Bell Media Mix adds RDS and Sympatico to The Works

VP of sales Michelle Labarre talks about what the additions mean for advertisers and plans to bring The Works to English Canada.

Bell Media Mix has announced the addition of RDS and Sympatico to its Quebec-exclusive advertising platform, The Works.

The Works was originally launched two years ago by Astral, and was folded into Bell Media Mix following the blockbuster deal in which BCE acquired the media company. It offers advertisers a one-week multi-platform blitz four times a day on all Quebec Bell Media properties at 7:58 a.m., 11:58 a.m., 4:58 p.m. and 9:58 p.m. and includes simultaneous 30-second spots during TV shows, 30-second spots in rotation on radio, 30-second spots on digital billboards and digital display ads.

All told, The Works now covers 13 television channels, including RDS, Canal D and Teletoon, 25 radio stations, including the NRJ and Rouge FM networks, 15 digital faces concentrated in Montreal and more than 40 websites, including Sympatico and the sites for Bell’s TV and radio properties.

Michelle LaBarre, VP of sales, Bell Media Mix, tells MiC that with the addition of RDS and Sympatico, campaigns run through The Works can expect to reach up to 91% of people in Quebec. She says Sympatico was a good fit for The Works because it offers a diverse range of content across, including news, entertainment and lifestyle, allowing Bell Media Mix to offer clients greater ability to custom target their buys.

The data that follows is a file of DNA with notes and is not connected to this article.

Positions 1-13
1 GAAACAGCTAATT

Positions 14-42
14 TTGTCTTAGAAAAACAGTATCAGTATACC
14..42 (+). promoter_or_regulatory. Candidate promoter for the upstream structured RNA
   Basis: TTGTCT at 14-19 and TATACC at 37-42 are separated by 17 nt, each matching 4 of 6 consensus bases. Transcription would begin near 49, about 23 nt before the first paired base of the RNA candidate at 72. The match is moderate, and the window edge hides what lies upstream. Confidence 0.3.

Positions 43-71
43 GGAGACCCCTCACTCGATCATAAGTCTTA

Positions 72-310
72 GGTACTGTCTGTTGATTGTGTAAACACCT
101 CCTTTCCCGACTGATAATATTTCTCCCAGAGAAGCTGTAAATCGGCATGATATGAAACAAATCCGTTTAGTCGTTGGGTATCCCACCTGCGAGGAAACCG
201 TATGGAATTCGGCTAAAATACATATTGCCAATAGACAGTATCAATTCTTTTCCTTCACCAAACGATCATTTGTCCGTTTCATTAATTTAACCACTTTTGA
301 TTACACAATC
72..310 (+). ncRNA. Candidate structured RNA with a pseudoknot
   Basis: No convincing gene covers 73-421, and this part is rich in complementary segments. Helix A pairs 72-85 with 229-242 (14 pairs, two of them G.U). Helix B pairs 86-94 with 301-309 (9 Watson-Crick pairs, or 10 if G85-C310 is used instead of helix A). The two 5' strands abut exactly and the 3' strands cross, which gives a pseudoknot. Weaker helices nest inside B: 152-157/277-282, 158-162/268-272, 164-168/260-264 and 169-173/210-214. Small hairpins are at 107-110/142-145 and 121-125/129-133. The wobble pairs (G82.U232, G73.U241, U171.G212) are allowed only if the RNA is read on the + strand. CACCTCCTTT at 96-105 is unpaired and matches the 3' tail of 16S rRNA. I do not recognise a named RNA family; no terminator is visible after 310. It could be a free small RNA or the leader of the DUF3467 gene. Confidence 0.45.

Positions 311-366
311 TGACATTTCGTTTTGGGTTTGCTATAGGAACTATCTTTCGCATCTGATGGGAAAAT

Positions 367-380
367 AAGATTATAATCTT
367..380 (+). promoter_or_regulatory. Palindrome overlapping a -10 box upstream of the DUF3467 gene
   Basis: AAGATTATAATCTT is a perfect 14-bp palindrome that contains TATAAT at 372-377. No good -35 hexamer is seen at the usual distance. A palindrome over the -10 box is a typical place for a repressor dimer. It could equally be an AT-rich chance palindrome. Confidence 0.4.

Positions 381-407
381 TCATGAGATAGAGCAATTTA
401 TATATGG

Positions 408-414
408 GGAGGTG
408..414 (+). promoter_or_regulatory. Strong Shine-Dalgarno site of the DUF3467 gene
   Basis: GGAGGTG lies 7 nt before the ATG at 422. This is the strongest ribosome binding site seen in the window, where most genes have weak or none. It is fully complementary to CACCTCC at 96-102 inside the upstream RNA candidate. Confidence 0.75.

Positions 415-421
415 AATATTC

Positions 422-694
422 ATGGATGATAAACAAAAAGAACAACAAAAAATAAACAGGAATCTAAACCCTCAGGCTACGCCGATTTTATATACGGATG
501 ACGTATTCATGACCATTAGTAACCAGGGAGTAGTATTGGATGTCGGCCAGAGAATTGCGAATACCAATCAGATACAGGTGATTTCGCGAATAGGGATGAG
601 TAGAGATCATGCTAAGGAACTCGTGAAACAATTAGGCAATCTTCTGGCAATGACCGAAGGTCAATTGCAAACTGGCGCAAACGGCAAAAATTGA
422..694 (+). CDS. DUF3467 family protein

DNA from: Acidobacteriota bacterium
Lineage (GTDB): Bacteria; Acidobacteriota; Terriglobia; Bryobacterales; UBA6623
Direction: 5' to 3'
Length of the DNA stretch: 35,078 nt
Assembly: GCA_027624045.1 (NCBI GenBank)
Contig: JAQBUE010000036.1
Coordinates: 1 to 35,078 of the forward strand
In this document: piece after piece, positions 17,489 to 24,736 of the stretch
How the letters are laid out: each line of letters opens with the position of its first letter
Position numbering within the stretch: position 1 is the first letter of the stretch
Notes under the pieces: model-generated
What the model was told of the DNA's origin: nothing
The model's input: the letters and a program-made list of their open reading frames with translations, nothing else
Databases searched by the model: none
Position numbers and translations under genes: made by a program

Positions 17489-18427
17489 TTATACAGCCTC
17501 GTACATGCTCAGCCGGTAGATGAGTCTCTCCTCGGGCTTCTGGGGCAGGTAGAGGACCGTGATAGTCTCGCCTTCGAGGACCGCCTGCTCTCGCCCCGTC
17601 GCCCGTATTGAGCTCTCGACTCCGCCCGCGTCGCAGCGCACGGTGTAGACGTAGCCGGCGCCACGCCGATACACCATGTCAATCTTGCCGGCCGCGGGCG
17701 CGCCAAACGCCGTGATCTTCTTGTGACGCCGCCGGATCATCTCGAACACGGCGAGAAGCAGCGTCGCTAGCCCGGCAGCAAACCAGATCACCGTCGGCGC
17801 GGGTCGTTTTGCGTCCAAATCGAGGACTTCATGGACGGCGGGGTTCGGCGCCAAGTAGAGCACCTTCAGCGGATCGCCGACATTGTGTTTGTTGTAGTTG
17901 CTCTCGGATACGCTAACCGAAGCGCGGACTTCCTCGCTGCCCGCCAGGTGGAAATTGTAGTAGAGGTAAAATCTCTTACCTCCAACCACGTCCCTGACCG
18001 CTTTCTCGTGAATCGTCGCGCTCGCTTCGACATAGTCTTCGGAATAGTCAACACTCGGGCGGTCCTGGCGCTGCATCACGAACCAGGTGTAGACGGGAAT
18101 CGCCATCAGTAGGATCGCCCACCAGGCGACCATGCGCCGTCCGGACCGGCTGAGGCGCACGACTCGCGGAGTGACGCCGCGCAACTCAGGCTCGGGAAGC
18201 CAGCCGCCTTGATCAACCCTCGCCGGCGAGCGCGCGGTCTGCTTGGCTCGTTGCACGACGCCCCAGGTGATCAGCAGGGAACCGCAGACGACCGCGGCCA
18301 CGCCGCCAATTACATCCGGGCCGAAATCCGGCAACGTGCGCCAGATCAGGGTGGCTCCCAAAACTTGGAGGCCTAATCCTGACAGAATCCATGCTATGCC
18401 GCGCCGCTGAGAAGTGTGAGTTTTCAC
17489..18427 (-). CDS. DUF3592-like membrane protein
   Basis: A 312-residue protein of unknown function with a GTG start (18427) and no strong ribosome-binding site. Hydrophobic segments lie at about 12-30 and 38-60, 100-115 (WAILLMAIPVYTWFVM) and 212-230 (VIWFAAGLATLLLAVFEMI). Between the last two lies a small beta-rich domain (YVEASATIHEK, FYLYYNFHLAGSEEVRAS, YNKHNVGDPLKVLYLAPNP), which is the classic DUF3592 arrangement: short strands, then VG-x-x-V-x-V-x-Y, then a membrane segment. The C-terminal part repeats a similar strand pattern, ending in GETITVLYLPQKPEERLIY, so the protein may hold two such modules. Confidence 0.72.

She adds that RDS was an obvious addition to The Works given its reach and the exclusive opportunities it opened up, including isolated 30-second commercial breaks in L’Antichambre, a talk show that airs after Montreal Canadiens regular season games, as well as sponsorship of sports highlights on weekends, including seven—second opening and closing panels and 30-second commercials.

Brands that have leveraged The Works in the past include Michelin, paint brand Sico, GM, National Bank and multiple films.

LaBarre says the Bell Media Mix is looking to roll out The Works in English markets. She adds that while offering it on a national scale would be too difficult to plan and too costly for clients, it could possibly work on a province-by-province basis, or in large markets like Toronto.